- Do periodic "reality checks" regarding what is on your school head's plate. Help the head to be realistic about what is "doable" and sustainable.
- Build sustainable structures; examples of large promises and meager follow-through are legion in public service enterprises.
- Embark on programs that link with the school's larger philosophy and identity.
- Embed the school's public purpose commitment in its strategic plan and its budget.
- Hire first-rate directors for each public purpose program, and support them well.
- Design organizational systems for administration, governance, and support that can absorb leadership transitions and outlive the programs' founders.
- While every school has the potential to reach into the public purpose realm to some degree, those that are best positioned to undertake major initiatives share the following qualities:
- The school is stable, adequately financed, running well, and can therefore support such new initiatives.
- Public purpose is explicitly embedded in the school's mission.
- A first-rate administrative team and an effective administrative structure free the school head to focus much of his/her time on large projects such as capital campaigns, strategic planning, board-building and public purpose initiatives (such a flattened administrative structure has the added virtue of increasing the likelihood of a smooth internal transition when the head leaves).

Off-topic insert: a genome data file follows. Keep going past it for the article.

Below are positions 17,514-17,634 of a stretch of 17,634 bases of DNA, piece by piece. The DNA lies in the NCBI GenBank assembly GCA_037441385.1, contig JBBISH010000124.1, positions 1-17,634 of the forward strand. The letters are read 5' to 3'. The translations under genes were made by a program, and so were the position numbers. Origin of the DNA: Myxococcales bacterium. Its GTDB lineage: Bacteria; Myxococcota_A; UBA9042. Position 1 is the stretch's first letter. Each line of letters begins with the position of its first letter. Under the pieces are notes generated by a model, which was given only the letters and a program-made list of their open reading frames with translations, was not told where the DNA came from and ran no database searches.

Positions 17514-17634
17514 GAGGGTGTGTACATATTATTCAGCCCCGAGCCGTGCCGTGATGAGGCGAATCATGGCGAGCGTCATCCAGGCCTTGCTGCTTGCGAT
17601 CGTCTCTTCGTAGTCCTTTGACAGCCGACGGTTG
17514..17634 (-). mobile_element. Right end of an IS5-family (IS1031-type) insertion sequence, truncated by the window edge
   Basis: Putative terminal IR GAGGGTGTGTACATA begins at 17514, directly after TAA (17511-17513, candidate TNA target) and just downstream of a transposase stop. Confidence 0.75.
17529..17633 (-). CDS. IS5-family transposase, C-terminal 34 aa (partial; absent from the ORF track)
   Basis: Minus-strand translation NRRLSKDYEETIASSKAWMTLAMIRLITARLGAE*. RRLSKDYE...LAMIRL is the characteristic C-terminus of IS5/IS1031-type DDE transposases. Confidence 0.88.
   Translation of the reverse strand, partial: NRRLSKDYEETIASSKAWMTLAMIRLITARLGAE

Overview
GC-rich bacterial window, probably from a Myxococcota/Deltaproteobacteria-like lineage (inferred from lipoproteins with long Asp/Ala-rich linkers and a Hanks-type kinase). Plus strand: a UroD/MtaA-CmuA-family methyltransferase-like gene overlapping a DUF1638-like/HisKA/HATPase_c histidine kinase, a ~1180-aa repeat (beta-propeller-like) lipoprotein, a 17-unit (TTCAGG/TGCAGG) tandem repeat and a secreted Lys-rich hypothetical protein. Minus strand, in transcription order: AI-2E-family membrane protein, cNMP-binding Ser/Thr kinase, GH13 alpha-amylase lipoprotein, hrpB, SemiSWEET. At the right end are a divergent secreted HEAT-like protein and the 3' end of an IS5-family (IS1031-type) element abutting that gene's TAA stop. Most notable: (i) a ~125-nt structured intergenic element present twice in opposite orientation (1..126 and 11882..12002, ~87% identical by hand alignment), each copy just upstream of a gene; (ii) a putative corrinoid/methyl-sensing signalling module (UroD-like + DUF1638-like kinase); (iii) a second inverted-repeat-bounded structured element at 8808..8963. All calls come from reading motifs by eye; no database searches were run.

- The board organization and meeting structure are streamlined to demand only a reasonable amount of the head's time for the care and feeding of the board.
- The head is comfortable with delegation of major responsibilities, thus enabling him or her to confer leadership authority for major internal school decisions, and for each public purpose initiative, on a capable leader.
Enlarging a Headship
An additional, serendipitous by-product of a school's public purpose orientation is that it provides unique opportunities to energize a senior head and to capitalize on his/her extensive knowledge and networks. An independent school benefits enormously from the continuity and the leadership of a long-term head, assuming that he or she remains vital and leads the way in building a learning community characterized by inquiry, reflection, and growth.